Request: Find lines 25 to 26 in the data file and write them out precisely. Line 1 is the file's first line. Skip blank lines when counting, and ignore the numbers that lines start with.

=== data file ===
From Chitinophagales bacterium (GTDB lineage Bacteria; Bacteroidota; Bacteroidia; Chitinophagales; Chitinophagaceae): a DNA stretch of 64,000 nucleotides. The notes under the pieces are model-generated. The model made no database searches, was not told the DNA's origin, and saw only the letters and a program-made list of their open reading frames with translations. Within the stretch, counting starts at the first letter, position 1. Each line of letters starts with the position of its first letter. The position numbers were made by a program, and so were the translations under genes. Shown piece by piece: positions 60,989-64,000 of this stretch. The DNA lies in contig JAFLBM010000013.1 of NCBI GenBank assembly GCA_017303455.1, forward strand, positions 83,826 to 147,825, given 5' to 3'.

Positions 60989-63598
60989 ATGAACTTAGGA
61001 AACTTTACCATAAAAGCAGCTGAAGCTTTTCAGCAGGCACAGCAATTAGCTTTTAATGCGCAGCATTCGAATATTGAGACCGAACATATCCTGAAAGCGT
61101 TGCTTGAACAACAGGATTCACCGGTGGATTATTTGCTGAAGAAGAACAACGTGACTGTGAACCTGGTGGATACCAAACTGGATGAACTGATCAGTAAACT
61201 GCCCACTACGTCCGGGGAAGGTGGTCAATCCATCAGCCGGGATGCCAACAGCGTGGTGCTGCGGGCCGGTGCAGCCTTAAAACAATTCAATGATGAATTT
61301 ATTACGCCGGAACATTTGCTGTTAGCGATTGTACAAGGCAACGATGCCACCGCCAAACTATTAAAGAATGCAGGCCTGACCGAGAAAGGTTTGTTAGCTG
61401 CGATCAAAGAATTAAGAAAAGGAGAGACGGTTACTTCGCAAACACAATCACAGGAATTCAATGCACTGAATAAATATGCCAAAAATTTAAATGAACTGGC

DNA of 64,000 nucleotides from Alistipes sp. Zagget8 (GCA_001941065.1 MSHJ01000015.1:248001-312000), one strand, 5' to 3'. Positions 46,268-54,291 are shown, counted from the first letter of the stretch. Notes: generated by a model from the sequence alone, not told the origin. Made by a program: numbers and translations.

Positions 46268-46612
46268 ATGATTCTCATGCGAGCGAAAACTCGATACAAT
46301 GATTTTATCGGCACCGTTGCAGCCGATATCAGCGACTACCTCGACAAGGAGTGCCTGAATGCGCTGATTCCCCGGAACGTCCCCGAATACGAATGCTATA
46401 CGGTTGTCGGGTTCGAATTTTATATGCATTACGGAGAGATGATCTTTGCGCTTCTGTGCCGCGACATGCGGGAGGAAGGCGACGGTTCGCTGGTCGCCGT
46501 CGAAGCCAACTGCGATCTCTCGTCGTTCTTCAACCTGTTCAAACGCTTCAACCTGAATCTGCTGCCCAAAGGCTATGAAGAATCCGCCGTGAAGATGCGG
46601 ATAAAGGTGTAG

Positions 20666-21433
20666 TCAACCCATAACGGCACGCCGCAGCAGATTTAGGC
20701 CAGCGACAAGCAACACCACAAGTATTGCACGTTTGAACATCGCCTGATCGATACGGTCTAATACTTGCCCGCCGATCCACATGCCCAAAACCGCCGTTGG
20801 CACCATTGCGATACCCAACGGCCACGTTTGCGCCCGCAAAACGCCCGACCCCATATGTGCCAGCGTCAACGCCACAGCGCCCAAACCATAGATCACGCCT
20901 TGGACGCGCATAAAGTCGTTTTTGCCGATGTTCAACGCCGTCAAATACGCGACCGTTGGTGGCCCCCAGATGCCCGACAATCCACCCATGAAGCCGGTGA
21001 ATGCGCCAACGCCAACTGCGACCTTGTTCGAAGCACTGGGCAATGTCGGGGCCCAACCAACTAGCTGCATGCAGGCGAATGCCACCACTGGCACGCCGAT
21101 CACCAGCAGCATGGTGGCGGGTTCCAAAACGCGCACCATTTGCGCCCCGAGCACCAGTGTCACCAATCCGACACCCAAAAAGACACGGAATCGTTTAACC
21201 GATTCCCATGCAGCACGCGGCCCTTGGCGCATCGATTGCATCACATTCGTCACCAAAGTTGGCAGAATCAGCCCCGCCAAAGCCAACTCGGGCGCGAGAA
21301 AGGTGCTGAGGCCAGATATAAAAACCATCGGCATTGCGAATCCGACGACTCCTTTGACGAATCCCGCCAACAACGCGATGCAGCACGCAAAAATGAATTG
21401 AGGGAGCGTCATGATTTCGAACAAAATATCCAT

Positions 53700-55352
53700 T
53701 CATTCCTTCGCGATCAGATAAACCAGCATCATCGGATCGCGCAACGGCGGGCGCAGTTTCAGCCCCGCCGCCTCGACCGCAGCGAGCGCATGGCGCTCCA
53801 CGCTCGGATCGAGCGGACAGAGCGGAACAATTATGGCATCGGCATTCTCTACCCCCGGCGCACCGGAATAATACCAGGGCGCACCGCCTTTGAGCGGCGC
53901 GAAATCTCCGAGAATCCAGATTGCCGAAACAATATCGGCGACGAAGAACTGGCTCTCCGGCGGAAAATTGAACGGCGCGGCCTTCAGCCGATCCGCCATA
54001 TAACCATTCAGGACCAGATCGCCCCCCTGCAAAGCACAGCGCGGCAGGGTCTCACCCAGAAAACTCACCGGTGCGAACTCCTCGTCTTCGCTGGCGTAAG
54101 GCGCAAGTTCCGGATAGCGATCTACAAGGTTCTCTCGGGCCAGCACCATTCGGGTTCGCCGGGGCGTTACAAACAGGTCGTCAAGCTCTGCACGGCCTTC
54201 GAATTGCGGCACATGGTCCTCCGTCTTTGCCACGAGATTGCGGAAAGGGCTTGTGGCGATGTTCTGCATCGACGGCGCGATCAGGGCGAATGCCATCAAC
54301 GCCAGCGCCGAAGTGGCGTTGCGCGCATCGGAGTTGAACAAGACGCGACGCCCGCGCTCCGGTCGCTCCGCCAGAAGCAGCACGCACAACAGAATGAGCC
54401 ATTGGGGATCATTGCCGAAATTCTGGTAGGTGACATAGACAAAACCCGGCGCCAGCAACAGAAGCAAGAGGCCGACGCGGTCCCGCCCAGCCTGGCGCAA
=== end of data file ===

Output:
21401 AGGGAGCGTCATGATTTCGAACAAAATATCCAT

Positions 53700-55352